Dr. Jacquelyn Gill Profile picture
Jul 27, 2020 3 tweets 2 min read Read on X
I've been playing #Fallout76 during the pandemic, and there's some really nice ecology touches. There are giant sundews, complete with the little sticky fronds that make up the traps.

The other day, I ran into a ghoul lady in the Wasteland, who was testing soil for contaminants. She made a reference to Vasily Dokuchaev, considered the "father of soil science." That's a pretty obscure reference for a video game to plant in there. (Ha, plant.)
There's even a side quest where you have to collect data tapes from devices monitoring air, soil, and water.

So, if there's an environmental science major currently writing for @bethesda, I just want you to know I appreciate you.

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More from @JacquelynGill

Apr 22
Over a month after the vote, the think pieces on the "rejected" Anthropocene are still coming strong, so I wanted to take a moment to (finally!) offer some background and thoughts about the vote, the process, and what it all means.
Geologists define different intervals in Earth's past so we can share a common language. Earth's 4.5 billion year history is divided into a series of eons (longest), eras, periods, epochs, and ages (shortest), based on visible changes in rock layers and fossil ecosystems.
For example, the Cenozoic Era began 66 million years ago with the impact that killed the dinosaurs. Within that, the Paleocene (66 to 56 mya) was the first epoch within the Paleogene Period (66 to 23 mya). Each is defined by rock layers that record extinctions and climate events.
Read 29 tweets
Feb 14
Last December, a @DukeU Magazine article explored the "uncertain future" of the Duke Herbarium.

The scientific community is now learning that Duke has decided that this facility will be closed. This is bad, and here's why.dukemag.duke.edu/stories/nowher…
A herbarium is basically a collection of plant specimens that are preserved for research and teaching. They're a vital resource to help scientists identify species, understand changes in biodiversity patterns, or even changes in flowering time or other climate change impacts.
Herbaria require resources and space, as well as staff, who use the collections for research and outreach, and who assist visiting scientists to conduct research. Many collections are digitized, but the actual specimens have tons of value. Internet photos aren't enough.
Read 10 tweets
Jan 11
If you say humanity is doomed to extinction and that nothing we can do can prevent total climate breakdown and ecosystem collapse, I need you to know's just as unscientific as saying there's no climate crisis.

I don't platform disinformation. I don't care what kind it is.
Sadly, I've learned that just as there's no convincing the dismissives the climate crisis is real, there's no convicing defeatists that this isn't pass-fail, and that our work will always matter. I only have so much time and energy. It needs to go where it can be of the most use.
Most defeatists seem to come from demographics that haven't historically faced the loss of their bodily autonomy, rights, homelands, or cultures. I empathize with those experiencing their first-ever existential threats, but I really wish their first instinct wasn't to give up.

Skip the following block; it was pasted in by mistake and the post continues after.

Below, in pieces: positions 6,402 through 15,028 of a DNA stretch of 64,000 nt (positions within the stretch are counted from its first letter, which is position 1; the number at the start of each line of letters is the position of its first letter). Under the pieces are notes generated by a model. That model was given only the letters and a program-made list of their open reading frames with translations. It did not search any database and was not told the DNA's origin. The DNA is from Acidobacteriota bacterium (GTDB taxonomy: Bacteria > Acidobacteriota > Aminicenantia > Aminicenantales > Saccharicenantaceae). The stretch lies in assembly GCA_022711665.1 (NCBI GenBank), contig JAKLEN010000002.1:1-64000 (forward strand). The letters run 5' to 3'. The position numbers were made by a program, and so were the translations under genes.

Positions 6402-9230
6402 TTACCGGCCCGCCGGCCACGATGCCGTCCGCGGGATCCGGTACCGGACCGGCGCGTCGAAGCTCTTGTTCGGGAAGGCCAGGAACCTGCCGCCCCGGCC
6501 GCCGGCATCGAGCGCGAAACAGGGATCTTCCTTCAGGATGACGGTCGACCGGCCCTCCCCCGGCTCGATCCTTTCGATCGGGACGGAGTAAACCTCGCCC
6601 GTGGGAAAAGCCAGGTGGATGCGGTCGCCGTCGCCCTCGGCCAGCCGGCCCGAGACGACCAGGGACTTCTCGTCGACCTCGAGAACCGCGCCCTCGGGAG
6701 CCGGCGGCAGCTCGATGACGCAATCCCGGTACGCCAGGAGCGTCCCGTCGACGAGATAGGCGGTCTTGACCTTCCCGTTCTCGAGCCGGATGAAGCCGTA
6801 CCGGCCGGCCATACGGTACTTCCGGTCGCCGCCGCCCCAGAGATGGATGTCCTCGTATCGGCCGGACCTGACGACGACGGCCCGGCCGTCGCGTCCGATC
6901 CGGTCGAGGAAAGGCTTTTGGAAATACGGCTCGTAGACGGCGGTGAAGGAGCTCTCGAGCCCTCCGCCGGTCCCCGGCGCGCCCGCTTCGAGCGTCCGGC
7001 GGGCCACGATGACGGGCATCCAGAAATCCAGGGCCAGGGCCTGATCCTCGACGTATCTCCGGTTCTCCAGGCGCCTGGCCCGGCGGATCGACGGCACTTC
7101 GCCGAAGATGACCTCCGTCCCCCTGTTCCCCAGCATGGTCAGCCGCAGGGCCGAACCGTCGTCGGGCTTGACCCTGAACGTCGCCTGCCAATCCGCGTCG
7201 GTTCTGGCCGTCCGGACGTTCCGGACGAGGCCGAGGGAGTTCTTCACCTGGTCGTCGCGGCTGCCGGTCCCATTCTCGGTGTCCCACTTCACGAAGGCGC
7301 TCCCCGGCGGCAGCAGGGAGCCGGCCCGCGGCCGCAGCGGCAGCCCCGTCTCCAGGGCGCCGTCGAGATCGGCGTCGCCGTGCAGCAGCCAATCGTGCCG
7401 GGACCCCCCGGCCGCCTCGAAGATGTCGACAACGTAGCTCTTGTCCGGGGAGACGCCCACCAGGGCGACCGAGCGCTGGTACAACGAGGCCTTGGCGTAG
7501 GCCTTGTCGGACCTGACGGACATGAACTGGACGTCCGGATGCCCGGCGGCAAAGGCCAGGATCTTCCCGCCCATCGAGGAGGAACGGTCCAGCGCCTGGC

Read 5 tweets
Oct 26, 2023
I woke up this morning full of pain at so much violence, to each other and to the planet. I wrote a short message to my lab, and it helped me see a clearer path. I'm sharing it here in case it helps you, too.
Witnessing trauma is its own kind of trauma, especially in a society that wants us to suppress that trauma so we can continue to function as well-oiled cogs. We don't have a lot of good tools for how to bear witness without becoming numb. And we cannot become numb.
I wish I had the answers, but I'm fumbling through this, myself. What I can say is that when things are difficult, anything we can do to show up for each other and our communities makes a difference. The fabric of society is threadbare and torn; we must patch and weave.
Read 5 tweets
Jul 11, 2023
Since 2009, the Anthropocene Working Group has been trying to decide whether geologists should revise the geologic timeline to include a new epoch defined by human impacts, and if so, when. 🧵
If you're not familiar with this project or the debates about when the Anthropocene would start, here's a thread I did on exactly that:

Now that you're all caught up on golden spikes, here's an update:

Today, the Anthropocene Working Group (AWG) announced their recommendation, which is that we should have a new geologic epoch, and it started in 1950, as recorded in lake sediments from Crawford Lake, Ontario.
Read 16 tweets
Jul 9, 2023
Milloy’s opinion gets an F in accuracy, but is a master-class in denialist propaganda. It employs the classic tactic of discrediting experts with what seem to be reasonable, obvious statements. They’re superficial and easy to discredit, but the point is to hijack the narrative.
He first tries to lay blame with the media's use of Climate Reanalyzer, a tool developed by my colleagues here at UMaine, claiming it exaggerates temperature anomalies (aka, warmer or colder than average) relative to a different website, temperature [dot] global.
Temperature [dot] global has little info about data sources or methods, and the "About" lists no names or orgs. They say their averages are calculated from a "30-year mean," but provide it. The only time interval mentioned is on in the one graph provided: Jan 2015-Jun 2023.
Read 25 tweets

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